Aug. 3, 2015 04:00 PM EDT Reads: 278
The Software Defined Data Center (SDDC), which enables organizations to seamlessly run in a hybrid cloud model (public + private cloud), is here to stay. IDC estimates that the software-defined networking market will be valued at $3.7 billion by 2016. Security is a key component and benefit of the SDDC, and offers an opportunity to build security 'from the ground up' and weave it into the environment from day one. In his session at 16th Cloud Expo, Reuven Harrison, CTO and Co-Founder of Tufin,...
Aug. 3, 2015 03:00 PM EDT Reads: 561
One of the ways to increase scalability of services – and applications – is to go “stateless.” The reasons for this are many, but in general by eliminating the mapping between a single client and a single app or service instance you eliminate the need for resources to manage state in the app (overhead) and improve the distributability (I can make up words if I want) of requests across a pool of instances. The latter occurs because sessions don’t need to hang out and consume resources that could ...
Aug. 3, 2015 03:00 PM EDT Reads: 273
Alibaba, the world’s largest ecommerce provider, has pumped over a $1 billion into its subsidiary, Aliya, a cloud services provider. This is perhaps one of the biggest moments in the global Cloud Wars that signals the entry of China into the main arena. Here is why this matters. The cloud industry worldwide is being propelled into fast growth by tremendous demand for cloud computing services. Cloud, which is highly scalable and offers low investment and high computational capabilities to end us...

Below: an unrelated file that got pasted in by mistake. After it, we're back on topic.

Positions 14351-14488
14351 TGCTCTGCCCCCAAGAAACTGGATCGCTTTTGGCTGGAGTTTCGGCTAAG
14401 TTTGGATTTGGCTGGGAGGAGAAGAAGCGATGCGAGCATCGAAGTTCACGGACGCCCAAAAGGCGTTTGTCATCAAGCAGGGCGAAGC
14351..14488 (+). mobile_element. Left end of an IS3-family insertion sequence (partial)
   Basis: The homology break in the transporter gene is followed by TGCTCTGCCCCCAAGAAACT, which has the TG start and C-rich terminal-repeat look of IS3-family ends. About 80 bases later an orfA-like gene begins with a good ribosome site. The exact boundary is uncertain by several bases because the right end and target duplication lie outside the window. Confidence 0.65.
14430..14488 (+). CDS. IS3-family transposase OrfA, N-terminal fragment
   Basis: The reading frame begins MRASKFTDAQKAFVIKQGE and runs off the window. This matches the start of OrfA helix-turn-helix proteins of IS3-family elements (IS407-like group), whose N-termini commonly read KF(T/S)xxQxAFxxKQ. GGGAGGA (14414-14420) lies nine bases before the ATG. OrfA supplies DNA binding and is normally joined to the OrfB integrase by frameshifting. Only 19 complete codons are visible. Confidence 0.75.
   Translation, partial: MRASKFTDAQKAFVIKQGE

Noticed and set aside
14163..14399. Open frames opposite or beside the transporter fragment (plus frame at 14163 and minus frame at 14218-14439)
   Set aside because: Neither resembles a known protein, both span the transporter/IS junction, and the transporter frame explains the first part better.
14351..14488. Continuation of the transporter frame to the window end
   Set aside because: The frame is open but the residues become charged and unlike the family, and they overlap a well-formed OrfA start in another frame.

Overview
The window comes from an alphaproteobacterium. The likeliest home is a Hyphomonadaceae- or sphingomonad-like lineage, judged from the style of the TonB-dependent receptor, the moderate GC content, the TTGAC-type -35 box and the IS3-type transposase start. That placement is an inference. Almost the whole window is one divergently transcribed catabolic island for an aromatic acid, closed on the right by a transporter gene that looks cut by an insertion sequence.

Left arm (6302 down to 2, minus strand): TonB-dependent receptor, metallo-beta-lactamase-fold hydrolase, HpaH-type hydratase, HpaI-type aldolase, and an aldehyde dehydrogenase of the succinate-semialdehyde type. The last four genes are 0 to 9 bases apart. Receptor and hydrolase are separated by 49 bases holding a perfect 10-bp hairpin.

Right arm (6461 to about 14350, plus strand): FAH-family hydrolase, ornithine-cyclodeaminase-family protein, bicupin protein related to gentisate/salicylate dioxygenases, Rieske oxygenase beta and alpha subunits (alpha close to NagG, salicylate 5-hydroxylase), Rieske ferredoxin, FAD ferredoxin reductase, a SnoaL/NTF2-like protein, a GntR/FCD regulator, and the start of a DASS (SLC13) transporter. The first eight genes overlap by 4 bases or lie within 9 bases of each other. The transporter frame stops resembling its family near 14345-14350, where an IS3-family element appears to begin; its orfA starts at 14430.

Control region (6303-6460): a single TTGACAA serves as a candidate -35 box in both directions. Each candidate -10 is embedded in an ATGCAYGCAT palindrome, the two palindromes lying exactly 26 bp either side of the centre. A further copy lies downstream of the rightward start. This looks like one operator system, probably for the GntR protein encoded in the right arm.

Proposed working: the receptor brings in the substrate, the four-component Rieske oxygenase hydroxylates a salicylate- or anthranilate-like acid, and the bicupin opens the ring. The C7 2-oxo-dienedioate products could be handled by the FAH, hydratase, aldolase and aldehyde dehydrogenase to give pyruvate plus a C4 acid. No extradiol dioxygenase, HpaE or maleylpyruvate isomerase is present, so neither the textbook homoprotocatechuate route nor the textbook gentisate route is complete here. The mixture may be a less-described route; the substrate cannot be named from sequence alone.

Aug. 3, 2015 10:15 AM EDT Reads: 212
You often hear the two titles of "DevOps" and "Immutable Infrastructure" used independently. In his session at DevOps Summit, John Willis, Technical Evangelist for Docker, covered the union between the two topics and why this is important. He provided an overview of Immutable Infrastructure then showed how an Immutable Continuous Delivery pipeline can be applied as a best practice for "DevOps." He ended the session with some interesting case study examples.
Aug. 3, 2015 09:45 AM EDT Reads: 296
Take the Long View with Digital Transformation By @IoT2040 | @ThingsExpo #IoT #M2M #API #Microservices #InternetOfThings
Digital Transformation is the ultimate goal of cloud computing and related initiatives. The phrase is certainly not a precise one, and as subject to hand-waving and distortion as any high-falutin' terminology in the world of information technology. Yet it is an excellent choice of words to describe what enterprise IT—and by extension, organizations in general—should be working to achieve. Digital Transformation means: handling all the data types being found and created in the organizat...
Aug. 2, 2015 06:00 PM EDT Reads: 1,138
Aug. 2, 2015 02:00 PM EDT Reads: 330